Employee Investment Outcomes and the New Fiduciary Standard

When Section 401(k) became a permanent provision of the Internal Revenue Code in 1980, a seismic shift occurred in American workers’ preparation for retirement. The responsibility for contribution and investment decisions shifted from employers to employees.

Before 1980, companies that offered a retirement plan were required to fund them. That meant that the employer alone bore the contribution and investment responsibilities.

In those defined benefit plans, if the investment returns were less than expected, then the employer’s funding obligation increased, to offset the shortfall on investment returns. The employer was tasked with achieving sustainable investment outcomes to support their employees throughout their retirement years.

With the introduction of 401(k) plans, contributions became the responsibility of the employee. Moreover, they have had to decide an adequate savings rate and become investment savvy.

Employee-directed Retirement Investment Falls Short

Employees have, overall, not been up to these tasks. This shift to a 401(k) retirement world thus ushered in an era in which employees were inadequately prepared to face the tasks at hand.

Early on, participants had no guidance on the how much they should be saving for retirement or how those funds should be invested.

The Department of Labor has created numerous regulations over the past 36 years to ensure employees have the information and resources needed to make informed and educated decisions about their retirement savings.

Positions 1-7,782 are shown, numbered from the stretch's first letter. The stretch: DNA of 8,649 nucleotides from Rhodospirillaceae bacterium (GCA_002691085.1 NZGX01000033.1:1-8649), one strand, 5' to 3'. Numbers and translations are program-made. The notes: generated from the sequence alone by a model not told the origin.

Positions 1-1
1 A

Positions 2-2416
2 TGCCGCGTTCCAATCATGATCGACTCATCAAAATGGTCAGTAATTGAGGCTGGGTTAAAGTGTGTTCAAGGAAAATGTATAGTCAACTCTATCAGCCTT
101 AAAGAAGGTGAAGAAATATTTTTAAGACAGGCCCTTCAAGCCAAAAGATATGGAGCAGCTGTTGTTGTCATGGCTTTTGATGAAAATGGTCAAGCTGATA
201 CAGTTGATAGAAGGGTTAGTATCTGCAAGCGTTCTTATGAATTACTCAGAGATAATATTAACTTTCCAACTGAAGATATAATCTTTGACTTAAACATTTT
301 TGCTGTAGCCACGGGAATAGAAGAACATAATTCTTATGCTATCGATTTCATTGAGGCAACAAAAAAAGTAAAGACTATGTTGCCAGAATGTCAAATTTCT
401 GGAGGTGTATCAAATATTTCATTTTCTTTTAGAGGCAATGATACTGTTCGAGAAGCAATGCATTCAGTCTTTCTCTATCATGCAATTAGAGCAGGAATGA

Not surprisingly, insurance companies and financial services firms jumped into the void of information, and developed slide rules, websites, online calculators, glide path funds, target date funds, custom QDIAs, and a plethora of other tools and products to serve the fledging 401(k) investor.

The outcome of these endeavors has been disappointing, to say the least.  With the first generation of 401(k) participants approaching retirement, the reality of inadequate preparation of is beginning to set in.

Retirement Unpreparedness Meets New Fiduciary Duties

The average account balance for the typical participant lies far below the threshold needed for a sustainable retirement income. The education, tools, and resources provided by employers, their advisors, and the industry have left many ill-prepared for retirement. This void is being addressed by longer working careers, government intervention, and an opportunistic legal system. [is this common knowledge in the industry? If not, spell out what are you referring to here re the legal system]